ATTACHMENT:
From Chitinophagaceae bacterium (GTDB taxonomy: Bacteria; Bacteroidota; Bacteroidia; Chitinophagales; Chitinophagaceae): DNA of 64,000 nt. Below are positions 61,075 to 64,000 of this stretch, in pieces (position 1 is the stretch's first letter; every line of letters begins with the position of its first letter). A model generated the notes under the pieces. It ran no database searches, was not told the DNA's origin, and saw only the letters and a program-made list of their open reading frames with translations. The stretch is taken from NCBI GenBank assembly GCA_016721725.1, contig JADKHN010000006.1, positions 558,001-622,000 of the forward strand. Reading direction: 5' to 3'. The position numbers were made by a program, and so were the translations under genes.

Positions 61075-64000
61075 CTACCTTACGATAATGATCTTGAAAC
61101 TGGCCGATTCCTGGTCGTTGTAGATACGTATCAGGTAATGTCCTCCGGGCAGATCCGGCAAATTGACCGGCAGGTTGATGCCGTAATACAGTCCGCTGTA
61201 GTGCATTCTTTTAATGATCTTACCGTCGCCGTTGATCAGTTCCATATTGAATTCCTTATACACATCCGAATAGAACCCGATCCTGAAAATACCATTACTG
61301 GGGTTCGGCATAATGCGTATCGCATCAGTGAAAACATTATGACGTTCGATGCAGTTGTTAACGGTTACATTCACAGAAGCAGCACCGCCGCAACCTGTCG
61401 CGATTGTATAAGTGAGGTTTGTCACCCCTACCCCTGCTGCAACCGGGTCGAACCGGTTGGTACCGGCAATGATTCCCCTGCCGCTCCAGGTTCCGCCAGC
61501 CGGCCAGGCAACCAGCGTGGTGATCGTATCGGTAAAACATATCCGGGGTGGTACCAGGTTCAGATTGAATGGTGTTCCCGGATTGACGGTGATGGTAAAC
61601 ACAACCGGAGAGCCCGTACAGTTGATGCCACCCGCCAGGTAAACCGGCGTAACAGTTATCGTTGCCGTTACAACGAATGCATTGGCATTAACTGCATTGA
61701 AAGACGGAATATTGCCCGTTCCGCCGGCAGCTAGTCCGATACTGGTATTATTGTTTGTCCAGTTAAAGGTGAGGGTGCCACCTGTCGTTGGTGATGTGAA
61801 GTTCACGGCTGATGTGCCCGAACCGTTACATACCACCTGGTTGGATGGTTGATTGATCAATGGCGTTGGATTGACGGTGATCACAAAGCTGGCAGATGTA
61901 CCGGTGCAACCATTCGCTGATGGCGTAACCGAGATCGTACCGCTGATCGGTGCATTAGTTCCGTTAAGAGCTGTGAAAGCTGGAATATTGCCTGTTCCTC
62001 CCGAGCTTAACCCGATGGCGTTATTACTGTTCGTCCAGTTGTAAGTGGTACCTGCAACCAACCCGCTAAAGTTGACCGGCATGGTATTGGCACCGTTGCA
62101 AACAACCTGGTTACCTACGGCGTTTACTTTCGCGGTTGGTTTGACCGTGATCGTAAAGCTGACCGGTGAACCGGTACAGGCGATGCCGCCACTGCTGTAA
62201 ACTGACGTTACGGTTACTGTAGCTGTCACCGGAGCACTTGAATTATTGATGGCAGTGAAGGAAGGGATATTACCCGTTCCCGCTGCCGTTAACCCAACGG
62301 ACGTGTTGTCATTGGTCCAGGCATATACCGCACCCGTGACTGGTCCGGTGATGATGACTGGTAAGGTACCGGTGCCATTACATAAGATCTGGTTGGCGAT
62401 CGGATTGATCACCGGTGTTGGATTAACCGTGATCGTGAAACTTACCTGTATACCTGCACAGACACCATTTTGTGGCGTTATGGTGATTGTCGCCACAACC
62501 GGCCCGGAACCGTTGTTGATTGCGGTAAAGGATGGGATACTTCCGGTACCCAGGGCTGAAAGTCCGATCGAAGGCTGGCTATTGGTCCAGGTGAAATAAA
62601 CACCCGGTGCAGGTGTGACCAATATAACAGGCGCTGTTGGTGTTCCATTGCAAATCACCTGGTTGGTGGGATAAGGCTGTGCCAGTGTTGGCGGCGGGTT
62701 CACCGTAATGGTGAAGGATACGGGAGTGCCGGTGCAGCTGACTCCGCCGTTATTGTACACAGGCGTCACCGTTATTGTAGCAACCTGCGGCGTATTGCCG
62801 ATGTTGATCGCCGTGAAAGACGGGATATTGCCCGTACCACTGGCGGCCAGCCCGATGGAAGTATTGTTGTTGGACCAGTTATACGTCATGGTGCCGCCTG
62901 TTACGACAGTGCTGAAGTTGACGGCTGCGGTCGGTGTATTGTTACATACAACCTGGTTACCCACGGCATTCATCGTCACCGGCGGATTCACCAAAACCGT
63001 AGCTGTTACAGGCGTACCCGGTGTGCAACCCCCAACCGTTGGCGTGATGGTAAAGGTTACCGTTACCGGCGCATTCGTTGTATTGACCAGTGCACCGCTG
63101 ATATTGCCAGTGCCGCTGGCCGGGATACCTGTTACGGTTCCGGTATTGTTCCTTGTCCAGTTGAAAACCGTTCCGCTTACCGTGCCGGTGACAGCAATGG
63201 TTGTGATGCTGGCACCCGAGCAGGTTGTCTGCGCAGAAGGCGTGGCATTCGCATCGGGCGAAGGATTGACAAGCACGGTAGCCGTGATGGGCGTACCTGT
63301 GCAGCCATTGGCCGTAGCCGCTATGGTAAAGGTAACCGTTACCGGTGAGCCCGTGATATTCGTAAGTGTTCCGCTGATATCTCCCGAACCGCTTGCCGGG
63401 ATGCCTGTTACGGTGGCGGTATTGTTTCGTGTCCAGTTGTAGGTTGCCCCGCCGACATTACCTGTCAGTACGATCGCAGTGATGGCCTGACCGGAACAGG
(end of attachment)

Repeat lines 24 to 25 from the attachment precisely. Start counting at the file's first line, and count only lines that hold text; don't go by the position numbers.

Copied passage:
63101 ATATTGCCAGTGCCGCTGGCCGGGATACCTGTTACGGTTCCGGTATTGTTCCTTGTCCAGTTGAAAACCGTTCCGCTTACCGTGCCGGTGACAGCAATGG
63201 TTGTGATGCTGGCACCCGAGCAGGTTGTCTGCGCAGAAGGCGTGGCATTCGCATCGGGCGAAGGATTGACAAGCACGGTAGCCGTGATGGGCGTACCTGT